Board of Commissioners v. Gorman
Annotate this Case
86 U.S. 661 (1873)
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U.S. Supreme Court
Board of Commissioners v. Gorman, 86 U.S. 19 Wall. 661 661 (1873)
Board of Commissioners v. Gorman
86 U.S. (19 Wall.) 661
1. A writ of error or appeal may operate as a supersedeas under the eleventh section of the Act of June 1, 1872, "to further the administration of justice" (and which allows any person desiring to have a judgment, decree, or order &c., reviewed on error or appeal, and to stay proceedings during the pendency of such writ of error or appeal, to "give the
security required by law therefor within sixty days after the rendition of such judgment, decree, or order," &c.), when it is applied for and bond is filed within sixty days from the rendition of the judgment or decree.
2. But this does not prevent an execution from being issued after the lapse of ten days, as contemplated by the twenty-third section of the Judiciary Act of 1789.
3. The supersedeas under the Act of 1872, by filing the bond within sixty days, stays further proceedings, but does not interfere with what has already been done.
Thus, where one has been ousted from office by virtue of a writ on a judgment rendered on the 20th of January, and the writ was executed by ousting him on the 3d of February, and on the latter day a supersedeas bond was filed, but subsequently to the execution of the writ, held that no relief could be had under the Act of 1872.
4. In calculating the lapse of time, the date of the entry of judgment governs, and not the date when the judgment was read to and signed by the judges.
In this case, which came here on error to the Supreme Court of the Territory of Idaho, the board of commissioners of Boise County and B. T. Davis, plaintiffs in error, asked that a writ might issue from this Court commanding the restoration of the said Davis to the office of assessor and tax collector of Boise County for the reason, as was alleged, that he had been ousted from that office by virtue of a writ issued upon the judgment in the court below, after the allowance of a writ of error to this Court, which operated as a supersedeas.
The application was founded on the supposed effect which the eleventh section of an Act of June 1, 1872, entitled "An act to further the administration of justice," had upon certain provisions of the Judiciary Act.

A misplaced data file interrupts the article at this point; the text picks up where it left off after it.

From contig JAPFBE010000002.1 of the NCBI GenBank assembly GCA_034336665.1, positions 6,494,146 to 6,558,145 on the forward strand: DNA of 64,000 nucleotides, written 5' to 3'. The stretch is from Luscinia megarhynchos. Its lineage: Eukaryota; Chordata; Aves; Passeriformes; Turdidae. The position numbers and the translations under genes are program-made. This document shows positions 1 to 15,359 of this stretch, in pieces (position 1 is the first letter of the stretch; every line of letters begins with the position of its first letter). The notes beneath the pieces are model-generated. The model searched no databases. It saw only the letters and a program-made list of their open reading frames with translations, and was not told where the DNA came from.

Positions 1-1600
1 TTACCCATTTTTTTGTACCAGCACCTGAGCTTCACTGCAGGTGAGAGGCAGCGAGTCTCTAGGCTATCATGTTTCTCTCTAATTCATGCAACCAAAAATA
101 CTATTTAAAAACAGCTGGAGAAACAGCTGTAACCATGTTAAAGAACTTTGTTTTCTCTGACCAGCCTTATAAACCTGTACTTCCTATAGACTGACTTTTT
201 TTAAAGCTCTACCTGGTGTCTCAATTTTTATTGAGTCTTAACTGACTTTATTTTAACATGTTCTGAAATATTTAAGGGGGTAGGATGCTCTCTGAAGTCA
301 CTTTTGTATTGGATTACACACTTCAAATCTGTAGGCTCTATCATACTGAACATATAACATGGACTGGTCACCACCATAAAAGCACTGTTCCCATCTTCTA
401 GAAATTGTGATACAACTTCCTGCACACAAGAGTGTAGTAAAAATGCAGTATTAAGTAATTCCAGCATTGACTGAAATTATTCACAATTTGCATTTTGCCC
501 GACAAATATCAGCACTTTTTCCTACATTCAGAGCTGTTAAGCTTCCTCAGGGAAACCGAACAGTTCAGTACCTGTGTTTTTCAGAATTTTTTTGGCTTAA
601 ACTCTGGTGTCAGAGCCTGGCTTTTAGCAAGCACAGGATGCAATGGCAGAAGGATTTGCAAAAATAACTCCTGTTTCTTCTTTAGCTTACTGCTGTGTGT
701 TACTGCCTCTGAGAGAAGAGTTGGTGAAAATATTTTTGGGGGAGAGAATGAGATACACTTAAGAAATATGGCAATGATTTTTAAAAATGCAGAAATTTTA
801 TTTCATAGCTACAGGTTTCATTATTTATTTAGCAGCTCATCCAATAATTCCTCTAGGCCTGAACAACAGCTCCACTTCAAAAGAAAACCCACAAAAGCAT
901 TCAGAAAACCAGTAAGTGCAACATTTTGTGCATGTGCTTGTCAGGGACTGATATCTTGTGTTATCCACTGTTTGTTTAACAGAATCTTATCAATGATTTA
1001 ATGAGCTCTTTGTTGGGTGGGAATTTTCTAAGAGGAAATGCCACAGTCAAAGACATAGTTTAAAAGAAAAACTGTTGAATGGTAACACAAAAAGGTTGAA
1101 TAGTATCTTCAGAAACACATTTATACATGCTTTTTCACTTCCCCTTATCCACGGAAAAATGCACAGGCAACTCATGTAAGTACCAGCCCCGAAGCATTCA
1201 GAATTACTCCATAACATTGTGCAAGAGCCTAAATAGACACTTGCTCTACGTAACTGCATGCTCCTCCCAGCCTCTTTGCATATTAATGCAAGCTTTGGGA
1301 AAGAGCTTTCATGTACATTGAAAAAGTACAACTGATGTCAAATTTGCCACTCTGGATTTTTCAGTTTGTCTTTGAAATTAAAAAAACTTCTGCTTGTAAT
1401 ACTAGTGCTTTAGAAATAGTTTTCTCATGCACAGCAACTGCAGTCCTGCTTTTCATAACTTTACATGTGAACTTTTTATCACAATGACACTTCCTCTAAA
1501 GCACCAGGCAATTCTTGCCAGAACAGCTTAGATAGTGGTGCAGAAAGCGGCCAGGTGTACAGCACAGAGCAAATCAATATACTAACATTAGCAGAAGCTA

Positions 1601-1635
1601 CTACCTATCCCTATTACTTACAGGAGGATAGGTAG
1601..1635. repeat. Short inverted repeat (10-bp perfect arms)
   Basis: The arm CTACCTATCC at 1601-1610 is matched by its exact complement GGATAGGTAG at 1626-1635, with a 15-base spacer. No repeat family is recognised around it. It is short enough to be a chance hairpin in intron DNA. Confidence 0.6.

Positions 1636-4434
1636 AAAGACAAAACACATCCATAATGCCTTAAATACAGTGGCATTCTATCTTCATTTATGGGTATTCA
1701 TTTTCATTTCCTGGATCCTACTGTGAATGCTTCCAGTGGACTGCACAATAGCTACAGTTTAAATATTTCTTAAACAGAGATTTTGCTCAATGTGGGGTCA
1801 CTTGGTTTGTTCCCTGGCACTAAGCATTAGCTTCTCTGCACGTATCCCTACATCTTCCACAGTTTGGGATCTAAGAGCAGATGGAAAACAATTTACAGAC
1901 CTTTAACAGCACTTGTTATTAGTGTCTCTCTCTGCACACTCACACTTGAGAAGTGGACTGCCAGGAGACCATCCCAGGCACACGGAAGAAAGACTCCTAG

This last-named act, it will be remembered, after enacting by its twenty-second section that final judgments in the circuit court may be examined and reversed or affirmed in the Supreme Court, the citation being in such case signed by a judge of the circuit court or justice of the Supreme Court, and the adverse party having at least thirty days' notice, . . . continues:
"And every justice or judge signing a citation on any writ of error as aforesaid, shall take good and sufficient security, that
the plaintiff in error shall prosecute his writ to effect, and answer all damages and costs if he fail to make his plea good."
The next section proceeds:
"SECTION 23. A writ of error, as aforesaid, shall be a supersedeas and stay of execution in cases only where the writ of error is served by a copy thereof being lodged in the clerk's office, where the record remains, within ten days (Sundays exclusive) after rendering the judgment complained of, until the expiration of which term of ten days executions shall not issue in any case where a writ of error may be a supersedeas. [Footnote 1]"
The eleventh section of the Act of 1872, above referred to as the basis of the application now made, thus enacts:
"Any party or person, desiring to have any judgment, decree, or order of any district or circuit court reviewed on writ of error or appeal, and to stay proceedings thereon during the pendency of such writ of error or appeal, may give the security required by law therefor within sixty days after the rendition of such judgment, decree, or order, or afterward, with the permission of a justice or judge of the said appellate court."
The reader who has possessed himself of the case of Telegraph Company v. Eyser, reported at much length in a former part of this volume, [Footnote 2] will, of course, see that the case now reported presents a sort of complementary one to that, and disposes of one of the questions there mentioned, the third, as being involved in the new enactment.